Toronto's Pearson Airport halted ground operations early Tuesday because of "equipment freezing" and out of concern for the safety of airport personnel, it said on its Twitter account.

Flights were scheduled to resume at 9:00 am local time (1400 GMT), but police were reinforced at the airport amid rising tension among stranded travelers.

Airline JetBlue said it was reducing operations at four airports in the bustling northeast corridor -- JFK, La Guardia, Newark and Boston -- until 10:00 am (0300 GMT) Tuesday.

More than a dozen deaths were blamed on the frigid weather.

A shift in a weather pattern known as the "polar vortex" triggered a drastic drop in temperatures to lows not seen in two decades.

It coincided with wind chill warnings in much of the eastern United States.

Comertown, Montana recorded the lowest wind chill value so far at minus 63 Fahrenheit (minus 53 Celsius) while North Dakota, South Dakota and Minnesota were not much warmer.

That was significantly colder than the South Pole, which recorded a wind chill reading of minus 29 degrees Fahrenheit.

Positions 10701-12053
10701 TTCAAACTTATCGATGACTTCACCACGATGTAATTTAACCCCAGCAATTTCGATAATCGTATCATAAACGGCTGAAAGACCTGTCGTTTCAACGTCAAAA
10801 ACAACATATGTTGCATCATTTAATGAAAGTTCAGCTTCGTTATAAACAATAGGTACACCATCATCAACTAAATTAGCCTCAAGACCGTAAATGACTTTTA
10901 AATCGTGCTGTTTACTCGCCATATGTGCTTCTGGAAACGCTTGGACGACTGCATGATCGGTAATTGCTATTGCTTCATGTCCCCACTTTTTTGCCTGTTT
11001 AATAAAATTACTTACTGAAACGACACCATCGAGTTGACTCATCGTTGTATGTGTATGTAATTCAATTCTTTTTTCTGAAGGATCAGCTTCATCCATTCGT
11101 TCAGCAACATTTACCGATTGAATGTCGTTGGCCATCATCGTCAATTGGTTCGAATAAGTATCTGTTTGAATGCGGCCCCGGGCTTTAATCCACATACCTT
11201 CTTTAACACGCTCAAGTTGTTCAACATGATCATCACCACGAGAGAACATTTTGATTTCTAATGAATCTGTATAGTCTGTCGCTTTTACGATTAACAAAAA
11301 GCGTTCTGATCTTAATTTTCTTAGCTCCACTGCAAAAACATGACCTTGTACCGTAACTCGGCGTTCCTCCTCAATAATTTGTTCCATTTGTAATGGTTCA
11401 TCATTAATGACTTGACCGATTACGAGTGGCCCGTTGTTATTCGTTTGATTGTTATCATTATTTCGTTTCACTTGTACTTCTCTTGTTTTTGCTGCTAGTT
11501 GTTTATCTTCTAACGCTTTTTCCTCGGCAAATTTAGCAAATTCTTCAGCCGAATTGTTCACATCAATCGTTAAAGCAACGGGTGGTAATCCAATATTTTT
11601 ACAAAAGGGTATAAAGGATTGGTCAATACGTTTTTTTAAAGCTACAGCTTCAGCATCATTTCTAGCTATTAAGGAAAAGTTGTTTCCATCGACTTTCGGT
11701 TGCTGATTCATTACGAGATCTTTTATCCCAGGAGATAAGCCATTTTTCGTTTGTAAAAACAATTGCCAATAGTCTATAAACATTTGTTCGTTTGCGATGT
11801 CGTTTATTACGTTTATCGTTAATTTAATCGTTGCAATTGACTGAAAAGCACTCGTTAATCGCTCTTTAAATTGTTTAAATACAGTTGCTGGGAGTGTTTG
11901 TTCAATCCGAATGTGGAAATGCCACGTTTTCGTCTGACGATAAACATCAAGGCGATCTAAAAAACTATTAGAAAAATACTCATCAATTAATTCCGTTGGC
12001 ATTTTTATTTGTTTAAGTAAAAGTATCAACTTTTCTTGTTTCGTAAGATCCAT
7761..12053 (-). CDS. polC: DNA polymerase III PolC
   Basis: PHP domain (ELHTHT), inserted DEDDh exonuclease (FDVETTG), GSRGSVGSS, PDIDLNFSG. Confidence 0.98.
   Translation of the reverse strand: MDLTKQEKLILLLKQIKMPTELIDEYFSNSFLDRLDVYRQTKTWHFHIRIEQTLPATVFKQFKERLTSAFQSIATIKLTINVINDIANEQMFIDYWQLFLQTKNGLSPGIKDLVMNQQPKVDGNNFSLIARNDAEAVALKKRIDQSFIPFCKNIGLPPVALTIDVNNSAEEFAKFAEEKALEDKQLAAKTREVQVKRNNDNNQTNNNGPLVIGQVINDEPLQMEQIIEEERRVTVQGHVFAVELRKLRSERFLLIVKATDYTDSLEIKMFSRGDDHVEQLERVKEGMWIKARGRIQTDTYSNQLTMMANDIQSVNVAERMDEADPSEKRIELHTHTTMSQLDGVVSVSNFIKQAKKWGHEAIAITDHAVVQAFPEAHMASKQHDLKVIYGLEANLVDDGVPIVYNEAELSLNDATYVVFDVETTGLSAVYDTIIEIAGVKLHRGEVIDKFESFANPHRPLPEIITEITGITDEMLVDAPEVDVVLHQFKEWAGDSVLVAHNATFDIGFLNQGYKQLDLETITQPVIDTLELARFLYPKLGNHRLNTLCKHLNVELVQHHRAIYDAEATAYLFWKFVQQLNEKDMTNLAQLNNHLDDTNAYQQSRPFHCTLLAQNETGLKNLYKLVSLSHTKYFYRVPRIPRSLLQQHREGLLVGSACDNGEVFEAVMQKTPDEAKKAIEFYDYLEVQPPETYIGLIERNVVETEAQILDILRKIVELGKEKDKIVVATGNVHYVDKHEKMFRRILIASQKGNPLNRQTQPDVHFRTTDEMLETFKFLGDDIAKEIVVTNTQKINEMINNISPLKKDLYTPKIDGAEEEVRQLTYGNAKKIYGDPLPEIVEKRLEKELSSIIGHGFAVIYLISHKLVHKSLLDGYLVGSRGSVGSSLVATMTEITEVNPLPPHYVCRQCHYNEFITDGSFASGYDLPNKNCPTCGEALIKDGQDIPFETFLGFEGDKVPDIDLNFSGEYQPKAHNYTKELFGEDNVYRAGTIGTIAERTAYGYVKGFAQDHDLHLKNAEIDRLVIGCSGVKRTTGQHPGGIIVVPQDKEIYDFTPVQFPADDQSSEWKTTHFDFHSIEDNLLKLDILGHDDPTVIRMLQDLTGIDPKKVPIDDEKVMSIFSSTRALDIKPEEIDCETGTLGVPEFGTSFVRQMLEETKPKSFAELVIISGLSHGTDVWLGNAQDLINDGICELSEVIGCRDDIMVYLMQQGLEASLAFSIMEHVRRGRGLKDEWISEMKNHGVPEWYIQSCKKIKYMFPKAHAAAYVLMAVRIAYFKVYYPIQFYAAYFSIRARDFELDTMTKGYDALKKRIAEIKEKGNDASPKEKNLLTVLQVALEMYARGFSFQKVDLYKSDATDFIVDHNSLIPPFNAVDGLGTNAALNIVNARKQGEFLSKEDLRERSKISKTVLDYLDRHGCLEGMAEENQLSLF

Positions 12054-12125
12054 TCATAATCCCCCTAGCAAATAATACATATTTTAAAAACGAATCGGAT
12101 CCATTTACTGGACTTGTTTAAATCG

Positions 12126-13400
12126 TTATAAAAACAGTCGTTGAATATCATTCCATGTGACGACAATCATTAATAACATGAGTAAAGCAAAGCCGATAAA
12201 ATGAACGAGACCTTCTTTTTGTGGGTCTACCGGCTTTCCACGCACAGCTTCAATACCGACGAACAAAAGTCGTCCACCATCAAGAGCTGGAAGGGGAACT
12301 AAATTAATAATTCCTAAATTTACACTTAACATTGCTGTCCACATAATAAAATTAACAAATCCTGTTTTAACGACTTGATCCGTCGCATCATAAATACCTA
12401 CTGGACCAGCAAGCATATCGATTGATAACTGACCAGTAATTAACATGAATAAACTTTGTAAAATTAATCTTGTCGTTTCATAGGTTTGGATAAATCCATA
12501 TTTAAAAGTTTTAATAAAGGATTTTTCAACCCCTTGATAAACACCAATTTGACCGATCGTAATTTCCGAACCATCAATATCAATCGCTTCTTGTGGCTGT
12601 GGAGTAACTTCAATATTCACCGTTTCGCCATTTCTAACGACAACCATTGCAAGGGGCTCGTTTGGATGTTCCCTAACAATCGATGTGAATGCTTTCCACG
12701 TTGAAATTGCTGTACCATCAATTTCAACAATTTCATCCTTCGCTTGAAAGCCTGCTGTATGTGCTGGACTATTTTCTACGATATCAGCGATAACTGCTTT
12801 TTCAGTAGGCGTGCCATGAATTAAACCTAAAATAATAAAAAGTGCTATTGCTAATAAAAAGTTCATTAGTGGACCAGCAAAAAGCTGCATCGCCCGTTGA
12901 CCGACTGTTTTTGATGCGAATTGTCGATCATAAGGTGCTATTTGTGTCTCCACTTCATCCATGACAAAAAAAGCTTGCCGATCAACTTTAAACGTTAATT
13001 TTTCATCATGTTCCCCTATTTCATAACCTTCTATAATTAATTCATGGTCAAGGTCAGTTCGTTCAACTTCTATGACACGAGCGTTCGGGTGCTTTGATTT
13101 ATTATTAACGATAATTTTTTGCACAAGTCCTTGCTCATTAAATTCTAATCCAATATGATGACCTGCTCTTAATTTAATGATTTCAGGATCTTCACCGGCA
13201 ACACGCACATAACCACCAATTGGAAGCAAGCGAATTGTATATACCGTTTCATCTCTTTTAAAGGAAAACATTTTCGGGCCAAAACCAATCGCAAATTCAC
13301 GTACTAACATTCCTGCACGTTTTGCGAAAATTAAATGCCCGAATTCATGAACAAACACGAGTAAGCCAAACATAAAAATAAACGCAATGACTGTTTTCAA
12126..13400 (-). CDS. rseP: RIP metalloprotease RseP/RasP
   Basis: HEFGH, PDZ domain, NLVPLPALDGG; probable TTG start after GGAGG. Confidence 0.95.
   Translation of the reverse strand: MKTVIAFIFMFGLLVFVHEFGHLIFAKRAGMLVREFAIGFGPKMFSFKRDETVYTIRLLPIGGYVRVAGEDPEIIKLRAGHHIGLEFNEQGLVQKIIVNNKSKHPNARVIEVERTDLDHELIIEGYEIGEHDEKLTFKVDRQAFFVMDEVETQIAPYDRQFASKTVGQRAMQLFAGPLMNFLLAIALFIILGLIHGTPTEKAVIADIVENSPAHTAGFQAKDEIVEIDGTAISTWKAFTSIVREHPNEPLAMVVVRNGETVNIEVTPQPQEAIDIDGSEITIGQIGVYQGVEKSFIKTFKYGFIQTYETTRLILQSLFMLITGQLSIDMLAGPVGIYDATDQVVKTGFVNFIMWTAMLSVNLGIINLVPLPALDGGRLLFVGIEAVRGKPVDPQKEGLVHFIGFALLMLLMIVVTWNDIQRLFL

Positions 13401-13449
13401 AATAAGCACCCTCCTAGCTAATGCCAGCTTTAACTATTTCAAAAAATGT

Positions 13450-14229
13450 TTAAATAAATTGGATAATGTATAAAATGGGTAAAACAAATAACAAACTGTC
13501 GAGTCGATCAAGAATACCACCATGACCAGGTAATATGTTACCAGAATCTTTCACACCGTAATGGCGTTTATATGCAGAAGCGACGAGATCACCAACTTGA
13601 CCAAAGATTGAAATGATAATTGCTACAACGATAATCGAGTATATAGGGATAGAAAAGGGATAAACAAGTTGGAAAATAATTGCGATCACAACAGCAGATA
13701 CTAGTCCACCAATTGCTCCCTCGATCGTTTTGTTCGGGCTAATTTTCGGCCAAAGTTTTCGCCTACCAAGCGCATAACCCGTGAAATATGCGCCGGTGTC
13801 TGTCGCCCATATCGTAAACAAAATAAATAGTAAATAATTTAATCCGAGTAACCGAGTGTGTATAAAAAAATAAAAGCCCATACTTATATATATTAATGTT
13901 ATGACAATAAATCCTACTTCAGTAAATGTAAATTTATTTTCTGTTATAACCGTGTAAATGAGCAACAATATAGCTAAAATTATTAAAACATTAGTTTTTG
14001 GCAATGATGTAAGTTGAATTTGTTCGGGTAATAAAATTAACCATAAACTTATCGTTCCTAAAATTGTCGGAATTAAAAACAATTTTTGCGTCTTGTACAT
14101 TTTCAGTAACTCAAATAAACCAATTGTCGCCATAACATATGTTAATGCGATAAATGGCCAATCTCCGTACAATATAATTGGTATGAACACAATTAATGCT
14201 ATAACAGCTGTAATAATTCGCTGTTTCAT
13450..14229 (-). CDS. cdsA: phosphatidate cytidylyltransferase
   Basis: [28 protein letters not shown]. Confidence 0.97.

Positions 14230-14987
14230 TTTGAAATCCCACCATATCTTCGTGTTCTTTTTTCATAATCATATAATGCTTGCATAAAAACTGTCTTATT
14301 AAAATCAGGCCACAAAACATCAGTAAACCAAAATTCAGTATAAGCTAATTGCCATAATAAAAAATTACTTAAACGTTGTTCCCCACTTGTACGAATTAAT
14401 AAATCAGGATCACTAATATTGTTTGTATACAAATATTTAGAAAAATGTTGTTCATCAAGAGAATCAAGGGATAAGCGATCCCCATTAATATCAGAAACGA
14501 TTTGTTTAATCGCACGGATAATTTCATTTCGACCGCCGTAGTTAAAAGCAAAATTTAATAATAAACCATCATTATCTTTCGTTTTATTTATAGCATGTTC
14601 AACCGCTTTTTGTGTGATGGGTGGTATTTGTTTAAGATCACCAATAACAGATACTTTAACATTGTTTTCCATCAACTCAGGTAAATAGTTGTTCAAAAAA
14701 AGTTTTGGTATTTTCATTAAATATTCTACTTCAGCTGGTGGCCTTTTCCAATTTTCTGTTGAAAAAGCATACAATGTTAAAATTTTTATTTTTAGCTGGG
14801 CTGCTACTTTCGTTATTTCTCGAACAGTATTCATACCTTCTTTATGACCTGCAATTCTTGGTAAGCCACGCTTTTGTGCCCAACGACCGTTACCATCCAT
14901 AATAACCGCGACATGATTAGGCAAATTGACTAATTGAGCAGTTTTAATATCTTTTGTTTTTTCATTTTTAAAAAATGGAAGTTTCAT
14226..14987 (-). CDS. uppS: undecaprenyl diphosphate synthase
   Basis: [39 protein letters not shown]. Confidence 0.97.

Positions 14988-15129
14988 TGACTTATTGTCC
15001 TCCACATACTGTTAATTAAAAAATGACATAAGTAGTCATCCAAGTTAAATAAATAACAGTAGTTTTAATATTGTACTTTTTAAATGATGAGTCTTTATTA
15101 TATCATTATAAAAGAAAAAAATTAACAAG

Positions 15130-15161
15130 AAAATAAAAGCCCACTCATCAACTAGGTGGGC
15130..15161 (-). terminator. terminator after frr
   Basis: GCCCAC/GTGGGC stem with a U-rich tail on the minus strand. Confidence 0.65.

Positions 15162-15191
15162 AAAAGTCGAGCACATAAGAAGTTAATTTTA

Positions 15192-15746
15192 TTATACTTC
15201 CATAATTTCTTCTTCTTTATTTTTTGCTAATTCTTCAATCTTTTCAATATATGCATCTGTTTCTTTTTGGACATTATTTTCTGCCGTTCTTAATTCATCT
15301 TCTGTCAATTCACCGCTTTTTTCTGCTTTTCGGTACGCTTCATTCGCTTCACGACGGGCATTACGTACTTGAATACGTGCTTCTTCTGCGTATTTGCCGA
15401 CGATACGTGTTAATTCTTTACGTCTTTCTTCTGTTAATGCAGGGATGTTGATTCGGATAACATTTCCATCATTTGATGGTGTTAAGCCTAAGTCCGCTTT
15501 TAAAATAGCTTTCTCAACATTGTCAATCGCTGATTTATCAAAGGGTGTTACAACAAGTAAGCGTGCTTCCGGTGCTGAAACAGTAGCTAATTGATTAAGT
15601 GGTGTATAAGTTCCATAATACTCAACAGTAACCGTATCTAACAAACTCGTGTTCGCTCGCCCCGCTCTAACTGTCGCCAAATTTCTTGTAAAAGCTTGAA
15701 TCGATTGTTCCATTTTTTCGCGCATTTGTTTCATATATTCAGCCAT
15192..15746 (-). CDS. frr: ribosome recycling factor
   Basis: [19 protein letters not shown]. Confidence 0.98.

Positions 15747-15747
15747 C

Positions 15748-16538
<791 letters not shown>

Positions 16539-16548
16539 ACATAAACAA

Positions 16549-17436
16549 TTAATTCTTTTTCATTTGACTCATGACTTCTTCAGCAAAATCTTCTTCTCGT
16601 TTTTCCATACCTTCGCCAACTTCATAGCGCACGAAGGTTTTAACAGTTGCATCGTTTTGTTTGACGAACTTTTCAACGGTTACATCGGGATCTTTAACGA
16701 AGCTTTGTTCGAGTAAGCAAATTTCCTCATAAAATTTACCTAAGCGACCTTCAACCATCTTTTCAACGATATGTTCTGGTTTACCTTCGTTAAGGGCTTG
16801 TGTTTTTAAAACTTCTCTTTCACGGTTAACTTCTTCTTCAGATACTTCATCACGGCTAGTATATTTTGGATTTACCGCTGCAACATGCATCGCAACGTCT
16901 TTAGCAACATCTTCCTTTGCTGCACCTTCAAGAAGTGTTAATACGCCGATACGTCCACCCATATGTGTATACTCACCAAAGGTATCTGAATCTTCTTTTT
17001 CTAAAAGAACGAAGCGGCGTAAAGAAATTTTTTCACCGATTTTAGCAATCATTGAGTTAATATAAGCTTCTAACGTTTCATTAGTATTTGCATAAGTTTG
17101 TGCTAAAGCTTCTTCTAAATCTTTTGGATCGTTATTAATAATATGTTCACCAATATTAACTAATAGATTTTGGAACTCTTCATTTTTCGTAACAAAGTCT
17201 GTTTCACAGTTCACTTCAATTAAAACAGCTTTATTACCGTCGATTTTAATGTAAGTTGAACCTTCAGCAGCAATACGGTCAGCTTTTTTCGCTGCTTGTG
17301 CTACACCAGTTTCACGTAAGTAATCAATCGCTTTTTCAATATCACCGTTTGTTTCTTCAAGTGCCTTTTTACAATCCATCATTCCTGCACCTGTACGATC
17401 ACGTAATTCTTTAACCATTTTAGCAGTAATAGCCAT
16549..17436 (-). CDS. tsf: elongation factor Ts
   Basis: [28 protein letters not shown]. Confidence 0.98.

In Minneapolis, Minnesota, where people scoff when cities like Washington, DC panic and shut down with even a moderate snowfall, the newspaper The Star Tribune gave a graphic description of what happens when, for instance, the overnight temperature Monday hit minus 23 Fahrenheit.

"The wind chill and cold are freezing exposed flesh in five minutes," it said.

The paper said life has "slowed to a crawl across the state."

"It's a blistering cold spell destined for Minnesota winter weather lore," it added.

Even the typically temperate Deep South was feeling the chill with a hard freeze warning threatening crops and livestock.

Early Tuesday in Washington, DC, the temperature was a relatively mild 12 degrees Fahrenheit (minus 11 degrees Celsius) early Tuesday, but blustery winds blew leaves and trash swirling in the air.

Deaths blamed on the frigid weather included a 71-year-old woman suffering from Alzheimer's disease who froze to death after getting lost in New York state.

The body of a 90-year-old woman was found face down in the snow next to her car in Ohio on Monday morning, the Toledo Blade reported.

At least a dozen other people were reportedly killed in crashes on icy roads, including four people whose sport utility vehicle slid off a rural Minnesota highway and fell into the Mississippi River.

Four Chicago men aged 48 to 63 died of apparent heart attacks while shoveling snow over the weekend, the Chicago Tribune reported.

The cold snap came after two massive winter storms snarled travel, grounded thousands of flights and dumped as much as two feet (60 centimeters) of snow in the first few days of the year.